27/01/2012 16:51 GMT | Updated 28/03/2012 06:12 BST

Diary From Kabul - Off to Helmand!

Helmand: When I first heard that I was going to Helmand, well I was thrilled. Mayonnaise is my favourite condiment by a country mile, and to be spending two weeks at the home of Mayonnaise was a career high. And then I realised that I was going to Helmand, not Hellman as I had thought and I was crestfallen.

But it's not without it's compensation I can assure you. The MOD are organising my press pass, a very useful piece of plastic, I will have my ISAF and IJC accreditation, I have to attend a one day media training course, they will provide me with body armour and a helmet, and doubtless complimentary 'I am shit scared pants'.

"Bring a sleeping bag", they said, and in the manner of Ray Meers I feign experience in such things, but if they don't give me a bed I will shoot them all dead.

They have sofas and Hazelnut Coffee, I have read their missives, it's all in place, luxury is guaranteed. Oh and three hot meals a day!

So I don't want anyone worrying about me okay, is that agreed? Because each night I shall bathe in a jar of creamy eggy vinegary sauce. Delicious!

Tick Tock: I received an email a couple of days ago informing me that one of my best friends in the UK had been taken seriously ill soon after I had left for Afghanistan.

I have never felt so palpably impotent, 5,000 miles away. My son fractured his wrist the week after I left and I couldn't be there for him. Of course the world keeps turning without you, it barely notices I suppose, and with the passing of time it will remember less and less. When you are just around the corner you assume a self-importance that is not commensurate with your real purpose. When you are 5,000 miles away you become even less important than that.

My presumption is that over time I will be replaced somehow by others, by most anyway, each to their 'new' own. Those who felt a hole would open up, as my plane climbed over Birmingham and headed east would soon replace that importance with another.

Time will be filled with new activities and others will take up conversation, inspiration will be garnered in new places and comfort and friendship will be super-ceded by a chance meeting with someone else. And I anticipated all of this, it's how it should be, I never thought that I would matter that much in the end, and I am fine with that thought. After all I carry everyone with me in my heart but my ticking clock also has new companions riding upon the minute hand. But when your close and dear friend becomes seriously ill, you fleetingly wish that you mattered once more, that you could be the one to help, drop by with a bag of shopping or pick the kids up from school - but you can't.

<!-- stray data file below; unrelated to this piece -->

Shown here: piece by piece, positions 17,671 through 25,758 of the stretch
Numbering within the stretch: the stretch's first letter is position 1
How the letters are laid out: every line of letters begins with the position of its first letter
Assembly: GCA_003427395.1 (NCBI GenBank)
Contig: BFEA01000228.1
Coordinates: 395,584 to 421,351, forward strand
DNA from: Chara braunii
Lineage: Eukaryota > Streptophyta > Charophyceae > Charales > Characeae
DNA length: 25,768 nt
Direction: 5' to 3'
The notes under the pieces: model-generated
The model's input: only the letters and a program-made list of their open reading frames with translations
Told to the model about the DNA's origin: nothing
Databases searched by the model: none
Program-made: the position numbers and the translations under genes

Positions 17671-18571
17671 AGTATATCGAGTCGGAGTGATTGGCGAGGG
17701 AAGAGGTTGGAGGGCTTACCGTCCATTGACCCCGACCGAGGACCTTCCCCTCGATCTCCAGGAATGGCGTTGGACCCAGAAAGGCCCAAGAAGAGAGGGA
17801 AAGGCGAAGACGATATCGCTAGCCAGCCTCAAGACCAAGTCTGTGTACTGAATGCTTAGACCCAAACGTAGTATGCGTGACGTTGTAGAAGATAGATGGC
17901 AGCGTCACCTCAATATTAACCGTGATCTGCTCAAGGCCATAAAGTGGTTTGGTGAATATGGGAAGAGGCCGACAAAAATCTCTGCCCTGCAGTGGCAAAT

Networking: The word implies, and correct me if I am wrong, a net that works. What they don't tell you is that nets have holes in them, which often prevents the net from working as planned.

It should be called something like "very big plastic bag without holes in it working", which whilst not as catchy and lacking in brevity, would provide a little more hope.

I meet people daily who seem keen to speak with me, we laugh and smile as if we have known each other forever, my we are good friends, business cards are exchanged and we promise marriage and children. And then you never hear from them again. I have spoken with correspondents from The Times, The Sunday Times, The Independent and The Washington Post and we all agree that we could not have met each other a moment sooner, we are on the brink, a Pulitzer is a "shoo in" - I have arrived I think!

And then emails bounce back, the phone just rings and rings until defeated, I hang up, they never write, they don't send me flowers anymore. Methinks that they love another photographer. My life is a litany of unrequited professional relationships, but I will show the infidels, they will regret the day they crossed "Martin No-Work Middlebrook."

Dwarves: You never see a tall one they say. Well I beg to differ. Last night I went to a social gathering of nationalities and gender various, and I was, by some distance, the smallest person in the room. Some of the women were giants, but for their pale skin we might have called them Amazonian. Russ Meyer could have cast an entire movie within six feet of me. Well I kept a pretty low profile I don't mind telling you, for fear of having my head cut off and the contents scooped out to make 'Martin Soup'. I am the tallest dwarf here by a mile though!